Curbing Your Child's Texting While Improving Communication
Are you among the many parents who are fighting for their child's attention these days with various electronic media? If so, you are in good company. Young people seem surgically attached to their phones and texting is the new way to "stay connected."
While all forms of media are enticing for young people, texting has taken center stage as the media attention distractor of choice among teens as well as many preteens with phones. While there are no fool-proof solutions to reduce incessant texting, here are seven sound principles you can apply:
1. First, find out how much texting is going on. Find out how much your child is texting in a given month. Most mobile phone plans allow you to see how many texts are being sent from each phone.
2. Ask your child about his or her texting habits. Some questions to start the conversation: "Who are the people you text most? What do you find helpful about this type of communication in contrast to using the phone or email? How many texts do you think you send a day? Do you think texting interferes with other important things such as family, studying, etc.? The goal in asking these questions is twofold: to understand what they find engaging about texting and to begin a dialogue about it.
3. Express your concerns. Are you concerned about the amount of texting, how it affects family relationships, the content of their texts or all of the above? Don't use an accusatory approach. Specifically explain what most concerns you and let them respond.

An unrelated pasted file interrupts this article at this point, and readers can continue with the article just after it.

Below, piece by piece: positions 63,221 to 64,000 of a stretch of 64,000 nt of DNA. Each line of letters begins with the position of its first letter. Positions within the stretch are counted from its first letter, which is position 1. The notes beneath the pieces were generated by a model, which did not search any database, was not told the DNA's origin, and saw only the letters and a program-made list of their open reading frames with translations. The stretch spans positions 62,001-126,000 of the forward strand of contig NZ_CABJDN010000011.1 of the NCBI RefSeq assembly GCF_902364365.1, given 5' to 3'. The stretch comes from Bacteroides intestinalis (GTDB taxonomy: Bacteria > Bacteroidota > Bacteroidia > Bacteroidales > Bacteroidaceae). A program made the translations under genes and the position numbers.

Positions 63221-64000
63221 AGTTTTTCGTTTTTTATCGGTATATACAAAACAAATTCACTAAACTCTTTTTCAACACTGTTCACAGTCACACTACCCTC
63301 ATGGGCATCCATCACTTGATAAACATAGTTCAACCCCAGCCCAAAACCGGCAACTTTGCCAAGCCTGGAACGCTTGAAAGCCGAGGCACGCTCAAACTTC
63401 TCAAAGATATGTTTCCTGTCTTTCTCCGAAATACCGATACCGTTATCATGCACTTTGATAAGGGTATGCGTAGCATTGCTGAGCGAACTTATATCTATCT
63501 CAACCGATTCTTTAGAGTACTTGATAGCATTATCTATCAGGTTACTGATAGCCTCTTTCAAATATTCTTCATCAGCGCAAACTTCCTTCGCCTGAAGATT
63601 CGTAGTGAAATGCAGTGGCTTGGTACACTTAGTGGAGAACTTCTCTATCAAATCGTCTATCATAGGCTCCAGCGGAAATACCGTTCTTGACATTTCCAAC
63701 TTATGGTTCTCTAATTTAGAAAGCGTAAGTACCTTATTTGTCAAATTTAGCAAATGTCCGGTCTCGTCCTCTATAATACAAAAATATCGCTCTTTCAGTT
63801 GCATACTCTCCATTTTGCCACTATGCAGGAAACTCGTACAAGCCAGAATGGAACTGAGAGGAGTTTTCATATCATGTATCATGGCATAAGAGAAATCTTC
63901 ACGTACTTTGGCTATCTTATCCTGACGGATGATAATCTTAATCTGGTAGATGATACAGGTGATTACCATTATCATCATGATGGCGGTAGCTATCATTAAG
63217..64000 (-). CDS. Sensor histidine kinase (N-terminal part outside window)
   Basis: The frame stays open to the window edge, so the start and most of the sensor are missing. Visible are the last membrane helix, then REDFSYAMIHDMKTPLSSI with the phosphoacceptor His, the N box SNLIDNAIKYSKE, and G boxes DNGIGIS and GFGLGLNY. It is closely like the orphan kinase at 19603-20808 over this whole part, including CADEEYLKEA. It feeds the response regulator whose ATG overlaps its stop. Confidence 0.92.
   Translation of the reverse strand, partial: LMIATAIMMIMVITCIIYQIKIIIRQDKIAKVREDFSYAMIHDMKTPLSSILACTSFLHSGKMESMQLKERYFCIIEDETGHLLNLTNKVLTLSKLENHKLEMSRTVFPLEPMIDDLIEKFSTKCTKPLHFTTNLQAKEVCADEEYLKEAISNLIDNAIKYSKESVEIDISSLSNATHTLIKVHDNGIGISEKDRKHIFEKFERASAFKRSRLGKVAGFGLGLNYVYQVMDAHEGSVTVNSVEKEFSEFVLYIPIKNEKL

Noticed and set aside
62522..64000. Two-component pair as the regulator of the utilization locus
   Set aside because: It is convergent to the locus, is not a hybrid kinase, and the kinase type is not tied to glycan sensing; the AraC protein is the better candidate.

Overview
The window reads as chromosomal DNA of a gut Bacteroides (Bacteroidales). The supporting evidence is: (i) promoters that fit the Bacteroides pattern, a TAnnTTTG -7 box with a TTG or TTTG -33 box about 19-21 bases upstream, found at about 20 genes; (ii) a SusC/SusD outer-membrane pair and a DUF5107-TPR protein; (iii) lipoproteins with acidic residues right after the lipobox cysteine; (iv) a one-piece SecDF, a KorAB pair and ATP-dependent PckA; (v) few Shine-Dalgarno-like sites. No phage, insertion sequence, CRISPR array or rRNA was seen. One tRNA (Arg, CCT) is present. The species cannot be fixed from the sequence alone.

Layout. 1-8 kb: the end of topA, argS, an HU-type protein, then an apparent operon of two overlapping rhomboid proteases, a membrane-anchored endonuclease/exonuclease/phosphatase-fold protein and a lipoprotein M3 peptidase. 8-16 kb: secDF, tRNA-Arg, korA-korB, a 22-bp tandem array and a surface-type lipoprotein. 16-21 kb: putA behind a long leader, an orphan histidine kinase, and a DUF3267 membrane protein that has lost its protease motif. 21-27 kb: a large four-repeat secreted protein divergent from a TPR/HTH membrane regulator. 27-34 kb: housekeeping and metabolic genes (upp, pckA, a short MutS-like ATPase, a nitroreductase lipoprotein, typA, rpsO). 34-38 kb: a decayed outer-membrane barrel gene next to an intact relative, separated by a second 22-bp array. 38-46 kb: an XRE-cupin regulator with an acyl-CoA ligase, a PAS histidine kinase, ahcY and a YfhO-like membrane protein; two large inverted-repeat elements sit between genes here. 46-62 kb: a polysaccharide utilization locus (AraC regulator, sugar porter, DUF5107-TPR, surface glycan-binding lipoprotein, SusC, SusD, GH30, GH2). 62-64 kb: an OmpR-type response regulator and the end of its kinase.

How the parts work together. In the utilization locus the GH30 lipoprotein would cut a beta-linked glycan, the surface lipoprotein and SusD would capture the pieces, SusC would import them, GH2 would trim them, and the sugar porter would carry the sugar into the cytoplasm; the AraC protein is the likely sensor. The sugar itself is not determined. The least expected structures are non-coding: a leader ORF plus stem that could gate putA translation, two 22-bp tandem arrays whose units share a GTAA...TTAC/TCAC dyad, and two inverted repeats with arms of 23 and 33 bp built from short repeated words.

4. Carefully listen to their perspective. You will be able to engage your child in conversation longer if you listen carefully and then try to empathize with their viewpoint even if you disagree. Teens are trying to walk the tightrope between being grown-up and yet still dependent on their parents. Living between these two developmental stages is often challenging for everyone. My previous article on using empathy to draw out conversation might be of help.
5. Set boundaries around texting. Identify times when texting is not allowed, such as during conversations you're having with your child, while driving, at mealtimes, during homework, at bedtime and others situations you might deem appropriate. Explain that these boundaries are necessary in order to keep texting from interfering with other important parts of their life. You might even ask your child to leave the mobile phone at home when you go on outings to avoid the temptation immediately respond to incoming texts.
6. Consider cutting your unlimited texting plan. Get a new plan with a texting threshold every month - and require your child pay for any overages he or she causes. Tell them ahead of time what the limits are and what the costs will be. Explain that this move is not punishment but giving them responsibility for their choices.
7. Create forced accountability, if necessary. If you suspect that your child is sending or receiving inappropriate text messages and/or photos (often referred to as sexting), you can use one of many new apps that keeps track of what your child is sharing with others. A number of these record every text message and picture sent from a given phone and shares them with you in real time.